Prostate
Prostatic carcinoma
Treatment effect

Author: Kenneth Iczkowski, M.D. (see Authors page)

Revised: 8 August 2016, last major update June 2015

Copyright: (c) 2003-2016, PathologyOutlines.com, Inc.

PubMed Search: Treatment effect [title] prostate
Definition / General
  • The histologic alterations caused by androgen deprivation therapy and by radiation have some overlapping features and some divergent ones

    5-alpha Reductase Inhibitors (Dutasteride, Finasteride):
    • Currently the most common type of androgen deprivation
    • Benign epithelium acquires distinctive changes from treatment, including atrophy and a decrease in epithelial height (Fig 1)
      • The peripheral zone shows the most marked response to treatment
      • Stroma may be fibrotic (Urology 2005;65:76)
    • In cancer tissue (Urology 2005;65:76):
      • Glands show nuclear pyknosis, urothelial or squamous metaplasia, and atrophy with prominence and hyperplasia of basal cell layer
      • Tumor volume is significantly lower in dutasteride treated men than in placebo-treated men
      • The percentage of atrophic cancer epithelium is increased, and the stroma/gland ratio is consequently doubled compared to placebo treated men
    • Atrophy consists of three types of changes:
      1. Atrophic: similar to benign atrophic glands
      2. Atrophic glands with pyknotic nuclei and clear or xanthomatous cytoplasm (Figs 2-3)
      3. Tumor cells resembling inflammatory cells
    • The Gleason score is not altered

    LHRH agonists and flutamide:
    Estrogen therapy:
    • Causes cytoplasmic vacuolization, nuclear pyknosis, naked nuclei
    • Also squamous metaplasia of normal and malignant glands

    Brachytherapy:
    • Radioactive seed implantation produces changes identical to external beam therapy
    • Clinician may NOT be aware of treatment history
    • Causes effects on vascular, stromal and epithelial compartments
    • Vascular: arterial luminal narrowing due to myointimal proliferation (thickened vascular walls) and thrombi, foam cells in vessel walls, vascular hyalinization
    • Stroma: stromal fibrosis, atypical fibroblasts
    • Benign epithelium:
      • The most striking change is marked basal cell hyperplasia (Fig 4)
        • These basal cells have cytologic atypia (nuclear enlargement, bizarre nuclei, prominent nucleoli) but glands still retain their lobular architecture: several glands in a cluster without infiltration (Am J Surg Pathol 1999;23:1173)
      • May see glandular atrophy with scant eosinophilic cytoplasm and small pyknotic nuclei, basal cell prominence, variable squamous metaplasia, Paneth cell-like change, mucinous metaplasia, luminal blue-tinged mucinous secretions (Am J Surg Pathol 1999;23:1021)
      • Fibrosis and atrophy of seminal vesicles (Am J Surg Pathol 1982;6:541)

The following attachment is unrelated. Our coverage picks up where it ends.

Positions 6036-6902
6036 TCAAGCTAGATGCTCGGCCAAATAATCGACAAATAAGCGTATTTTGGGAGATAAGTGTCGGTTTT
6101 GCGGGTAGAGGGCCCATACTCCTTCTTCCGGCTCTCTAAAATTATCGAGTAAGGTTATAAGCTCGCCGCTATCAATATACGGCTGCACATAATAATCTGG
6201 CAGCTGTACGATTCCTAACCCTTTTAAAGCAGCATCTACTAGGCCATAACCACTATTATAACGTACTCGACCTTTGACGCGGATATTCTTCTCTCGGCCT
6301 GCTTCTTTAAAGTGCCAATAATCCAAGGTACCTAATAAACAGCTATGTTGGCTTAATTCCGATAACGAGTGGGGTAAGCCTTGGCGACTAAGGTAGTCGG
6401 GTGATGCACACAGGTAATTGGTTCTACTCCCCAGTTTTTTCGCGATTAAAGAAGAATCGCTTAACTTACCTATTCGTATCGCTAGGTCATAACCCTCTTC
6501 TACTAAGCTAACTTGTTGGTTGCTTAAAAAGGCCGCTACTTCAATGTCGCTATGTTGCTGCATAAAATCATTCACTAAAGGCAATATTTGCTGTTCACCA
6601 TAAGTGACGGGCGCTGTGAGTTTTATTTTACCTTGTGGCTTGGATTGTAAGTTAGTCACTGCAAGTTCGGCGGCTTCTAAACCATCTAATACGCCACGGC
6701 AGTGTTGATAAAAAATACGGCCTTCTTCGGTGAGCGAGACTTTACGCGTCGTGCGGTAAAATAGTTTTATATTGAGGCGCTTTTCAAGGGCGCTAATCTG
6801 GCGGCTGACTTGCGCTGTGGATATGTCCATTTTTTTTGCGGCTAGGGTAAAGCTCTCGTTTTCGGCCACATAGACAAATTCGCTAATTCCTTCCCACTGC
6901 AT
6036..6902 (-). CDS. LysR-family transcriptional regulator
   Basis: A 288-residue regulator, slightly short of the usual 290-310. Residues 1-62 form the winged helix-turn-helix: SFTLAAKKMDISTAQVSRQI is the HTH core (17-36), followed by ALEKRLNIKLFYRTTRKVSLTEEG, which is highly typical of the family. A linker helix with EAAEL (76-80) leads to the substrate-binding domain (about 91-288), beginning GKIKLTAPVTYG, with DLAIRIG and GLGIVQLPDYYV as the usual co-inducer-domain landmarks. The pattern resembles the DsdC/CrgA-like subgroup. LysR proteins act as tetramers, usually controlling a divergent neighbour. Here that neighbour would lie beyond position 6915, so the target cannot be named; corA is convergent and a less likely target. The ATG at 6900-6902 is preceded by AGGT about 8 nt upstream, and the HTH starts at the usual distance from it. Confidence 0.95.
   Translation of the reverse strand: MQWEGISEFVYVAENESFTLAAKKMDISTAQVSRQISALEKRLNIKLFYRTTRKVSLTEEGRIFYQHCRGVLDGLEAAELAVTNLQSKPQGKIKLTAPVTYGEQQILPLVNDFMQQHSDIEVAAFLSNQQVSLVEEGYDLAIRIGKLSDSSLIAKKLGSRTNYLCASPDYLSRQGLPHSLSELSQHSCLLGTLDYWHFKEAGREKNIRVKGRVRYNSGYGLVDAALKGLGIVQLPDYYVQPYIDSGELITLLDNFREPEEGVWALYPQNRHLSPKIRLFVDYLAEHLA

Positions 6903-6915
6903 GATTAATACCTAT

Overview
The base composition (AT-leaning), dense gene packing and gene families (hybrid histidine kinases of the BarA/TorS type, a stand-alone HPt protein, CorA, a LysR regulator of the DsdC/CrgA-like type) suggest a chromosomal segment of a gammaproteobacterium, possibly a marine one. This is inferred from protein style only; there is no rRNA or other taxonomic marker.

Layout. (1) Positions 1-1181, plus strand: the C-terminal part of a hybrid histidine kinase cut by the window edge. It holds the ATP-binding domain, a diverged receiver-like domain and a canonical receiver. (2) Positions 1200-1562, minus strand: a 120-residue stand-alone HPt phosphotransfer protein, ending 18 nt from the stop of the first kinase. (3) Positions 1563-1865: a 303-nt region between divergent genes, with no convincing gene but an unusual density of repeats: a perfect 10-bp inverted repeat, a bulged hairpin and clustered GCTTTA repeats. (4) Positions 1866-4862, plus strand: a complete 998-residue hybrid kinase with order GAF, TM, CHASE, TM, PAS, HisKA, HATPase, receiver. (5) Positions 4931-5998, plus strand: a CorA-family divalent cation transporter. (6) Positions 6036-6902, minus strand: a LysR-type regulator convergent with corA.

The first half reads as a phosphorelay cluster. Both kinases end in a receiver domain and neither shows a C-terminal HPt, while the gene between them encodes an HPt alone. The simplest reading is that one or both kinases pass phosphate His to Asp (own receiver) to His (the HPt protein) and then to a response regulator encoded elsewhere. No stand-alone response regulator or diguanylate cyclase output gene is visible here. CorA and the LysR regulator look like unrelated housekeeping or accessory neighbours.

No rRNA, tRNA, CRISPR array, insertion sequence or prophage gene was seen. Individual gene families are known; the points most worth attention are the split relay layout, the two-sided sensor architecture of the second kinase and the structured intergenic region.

• Changes may persist for a long time after treatment (Am J Surg Pathol 2003;27:206)
      • Persistent tumor usually retains pretreatment architectural pattern with fewer tumor cells
      • Benign tissue shows cytologic atypia so diagnose residual tumor based on architecture, not cytology
    • Cancer epithelium: Similar changes to benign epithelium, but with:
      • Infiltrative growth, perineural invasion, intraluminal crystalloids, blue mucin secretions, but no corpora amylacea
      • Also high grade PIN
Diagnosis
  • After Androgen Deprivation:
    • Normal prostate shows atrophy, basal cell hyperplasia and prominence
    • Adenocarcinoma shows reduced cytoplasmic quantity, cytoplasmic vacuolation, nuclear pyknosis, reduced gland diameter, mucinous breakdown
    • PSA, pancytokeratin immunoreactivity helps confirm cancer cells
    • Tumor cells lack high molecular weight cytokeratin expression, similar to untreated cancer cells
    • Post-therapy PSA, PSAP reactivity may decrease (Prostate 1985;7:195, J Urol 1983;130:95)
    • High grade PIN persists after endocrine treatment
    • Tufted PIN may be replaced by flat high grade PIN (Hum Pathol 1999;30:1503)
    • Difficult to evaluate margin status after androgen deprivation
    • Current recommendations are to NOT assign a Gleason grade to androgen deprivation treatment specimens (Clin Prostate Cancer 2004;2:228)

  • After Radiation Treatment:
Prognostic Factors
  • The grading of radiation effect on a 0-6 scale is highly predictive of local failure
  • There is no evidence for tumor dedifferentiation after radiotherapy (Cancer 1997;79:81)
Micro Images

Images hosted on other servers:

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Brachytherapy change

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Radiation changes: benign prostate



Images courtesy of Dr. Kenneth Iczkowski:

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After androgen deprivation

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Cancer acini

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Close-up of cancer acini

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After radiation therapy